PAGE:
The advantage of using transconjunctival incision is that it produces nonvisible scar and carries a low incidence of postoperative ectropion.[3] Simultaneous visualization of the infraorbital rim and lateral orbital rim is the greatest advantage of this technique as opposed to any other method. The anterior portion of the zygomatic arch can also be visualized through the transconjunctival incision combined with lateral canthotomy.[4] The purpose of this study is to evaluate the effectiveness of transconjunctival approach for the treatment of OZM complex fracture and to report the associated ocular complications and esthetic outcome of this approach in management of these fractures.

Methodology

Source of data

This study is a prospective clinical study involving eight patients having displaced OZM complex fractures or an isolated orbital floor fracture, with insignificant medical history to evaluate the versatility of transconjunctival approach, for the management of these fractures, with emphasis on the wound healing, postoperative stability, functional and esthetic restoration of the prominence of cheek, and the complications encountered with this approach. This study was conducted in the Department of Cranio-Maxillofacial Plastic and Reconstructive Surgery at the College of Dental Sciences, Davanagere.

Inclusion criteria

Patients reporting with OZM complex fractures without existing lacerations in the inferior and lateral periorbital regions.

Exclusion criteria

  1. Patients medically contraindicated for surgery
  2. Patients not willing for the treatment
  3. Patients with comminuted fracture of the OZM complex region.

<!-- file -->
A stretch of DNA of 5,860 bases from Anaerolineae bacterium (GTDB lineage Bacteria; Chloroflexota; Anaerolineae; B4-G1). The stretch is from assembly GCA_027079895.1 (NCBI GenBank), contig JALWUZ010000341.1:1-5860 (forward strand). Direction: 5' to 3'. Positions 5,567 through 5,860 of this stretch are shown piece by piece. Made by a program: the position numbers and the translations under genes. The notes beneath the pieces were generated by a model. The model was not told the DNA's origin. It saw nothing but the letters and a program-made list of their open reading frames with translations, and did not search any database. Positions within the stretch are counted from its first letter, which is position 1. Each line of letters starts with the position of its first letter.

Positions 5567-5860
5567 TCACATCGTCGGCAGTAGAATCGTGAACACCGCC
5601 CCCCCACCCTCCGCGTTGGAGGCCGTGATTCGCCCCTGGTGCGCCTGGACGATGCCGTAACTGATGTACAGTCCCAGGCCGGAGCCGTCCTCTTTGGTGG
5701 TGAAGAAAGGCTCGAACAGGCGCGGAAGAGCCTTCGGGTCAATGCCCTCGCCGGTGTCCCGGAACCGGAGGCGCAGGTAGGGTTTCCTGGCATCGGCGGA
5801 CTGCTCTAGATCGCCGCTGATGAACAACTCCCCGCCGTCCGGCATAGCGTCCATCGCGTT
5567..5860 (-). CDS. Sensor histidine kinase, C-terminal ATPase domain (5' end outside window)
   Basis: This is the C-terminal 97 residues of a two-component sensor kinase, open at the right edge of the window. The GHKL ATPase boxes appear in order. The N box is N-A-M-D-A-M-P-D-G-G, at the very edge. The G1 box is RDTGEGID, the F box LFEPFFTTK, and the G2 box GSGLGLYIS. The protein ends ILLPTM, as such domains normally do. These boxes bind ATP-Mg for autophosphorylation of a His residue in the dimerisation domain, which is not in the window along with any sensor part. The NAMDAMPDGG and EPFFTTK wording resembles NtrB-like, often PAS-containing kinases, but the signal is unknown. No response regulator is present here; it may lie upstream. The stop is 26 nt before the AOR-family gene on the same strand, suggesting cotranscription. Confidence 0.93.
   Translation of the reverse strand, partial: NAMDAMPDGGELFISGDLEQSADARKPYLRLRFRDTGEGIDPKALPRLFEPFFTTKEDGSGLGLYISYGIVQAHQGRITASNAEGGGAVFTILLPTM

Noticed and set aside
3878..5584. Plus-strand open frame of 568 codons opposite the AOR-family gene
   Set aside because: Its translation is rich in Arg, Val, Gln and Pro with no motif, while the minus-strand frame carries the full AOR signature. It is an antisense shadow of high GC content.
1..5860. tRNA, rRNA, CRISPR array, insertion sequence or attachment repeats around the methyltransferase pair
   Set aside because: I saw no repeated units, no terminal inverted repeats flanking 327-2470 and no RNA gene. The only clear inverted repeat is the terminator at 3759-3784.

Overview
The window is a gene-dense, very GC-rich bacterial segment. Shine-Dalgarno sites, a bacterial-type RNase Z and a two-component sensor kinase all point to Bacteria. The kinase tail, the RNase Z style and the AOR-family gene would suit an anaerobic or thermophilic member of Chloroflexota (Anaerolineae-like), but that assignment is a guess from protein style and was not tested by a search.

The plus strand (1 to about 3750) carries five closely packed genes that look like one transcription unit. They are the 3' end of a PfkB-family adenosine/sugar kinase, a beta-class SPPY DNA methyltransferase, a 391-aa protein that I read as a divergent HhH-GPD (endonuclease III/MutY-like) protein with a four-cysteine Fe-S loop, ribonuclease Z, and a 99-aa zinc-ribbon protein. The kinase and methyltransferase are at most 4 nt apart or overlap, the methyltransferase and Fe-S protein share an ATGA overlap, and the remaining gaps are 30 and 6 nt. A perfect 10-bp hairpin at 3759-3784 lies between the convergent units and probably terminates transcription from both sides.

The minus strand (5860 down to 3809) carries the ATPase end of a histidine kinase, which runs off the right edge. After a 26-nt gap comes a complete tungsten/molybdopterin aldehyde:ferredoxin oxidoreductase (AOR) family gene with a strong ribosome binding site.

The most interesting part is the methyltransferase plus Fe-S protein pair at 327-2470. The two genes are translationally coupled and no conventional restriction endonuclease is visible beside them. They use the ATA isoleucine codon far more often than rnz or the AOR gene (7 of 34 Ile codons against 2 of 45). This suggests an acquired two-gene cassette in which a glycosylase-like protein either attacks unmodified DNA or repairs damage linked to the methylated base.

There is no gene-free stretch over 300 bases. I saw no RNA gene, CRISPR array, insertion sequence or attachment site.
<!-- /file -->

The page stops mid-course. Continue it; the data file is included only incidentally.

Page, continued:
Method of study

Patients diagnosed with OZM complex fracture on the basis of thorough history and clinical and radiographic examination were included in the study after approval from the Institutional Ethical Committee.

The criteria used to determine the need for surgical correction consisted of both clinical and radiologic assessments. Radiographic evidence of displacement and combination of one or more of the following clinical signs and symptoms which included restricted mandibular movements, infraorbital dysesthesia, palpable step deformity of the orbital rim, tenderness at the fractured sites, subconjunctival or periorbital ecchymosis, diplopia, and visible depression of the prominence of the cheek were evaluated. A pro forma was completed for each patient requiring surgical treatment, detailing the name, age, sex, date of injury, etiology, medical history, site of injury, involved side of the face, type of fracture, clinical signs and symptoms, surgical approach used, duration of the surgery, and postoperative evaluation in the form of assessment of wound healing, functional stability, esthetic appearance, and associated complications which were recorded in an exclusively designed pro forma.

Once informed written consent is obtained, ophthalmological evaluation of the patient was carried out by a senior ophthalmologist, Department of Ophthalmology, Bapuji Hospital, Davangere, for orbital assessment. After the patient undergoes open reduction and internal fixation through transconjunctival approach, postoperative patient evaluation was performed in cooperation with senior ophthalmologist, Department of Ophthalmology, Bapuji Hospital, Davangere, and attention was paid toward the following features:

  • Wound healing
  • Functional stability
  • Esthetic appearance
  • Postoperative ocular complications.

Parameters under consideration

  • Visual acuity
  • Diplopia
  • Corneal abrasion
  • Ectropion
  • Enophthalmos
  • Chemosis
  • Symmetry of lateral canthus
  • Restricted Ocular motility
  • Asymmetry of OZM complex
  • Infraorbital paresthesia
  • Infection
  • Scarring.

Paranasal sinus view radiograph was taken for the patients pre- and post-operatively and then later reviewed after 1 week and 1 month to evaluate the position of the zygoma and determine the adequacy of reduction of these fractured fragments, thus indicating the efficacy of this approach.

Results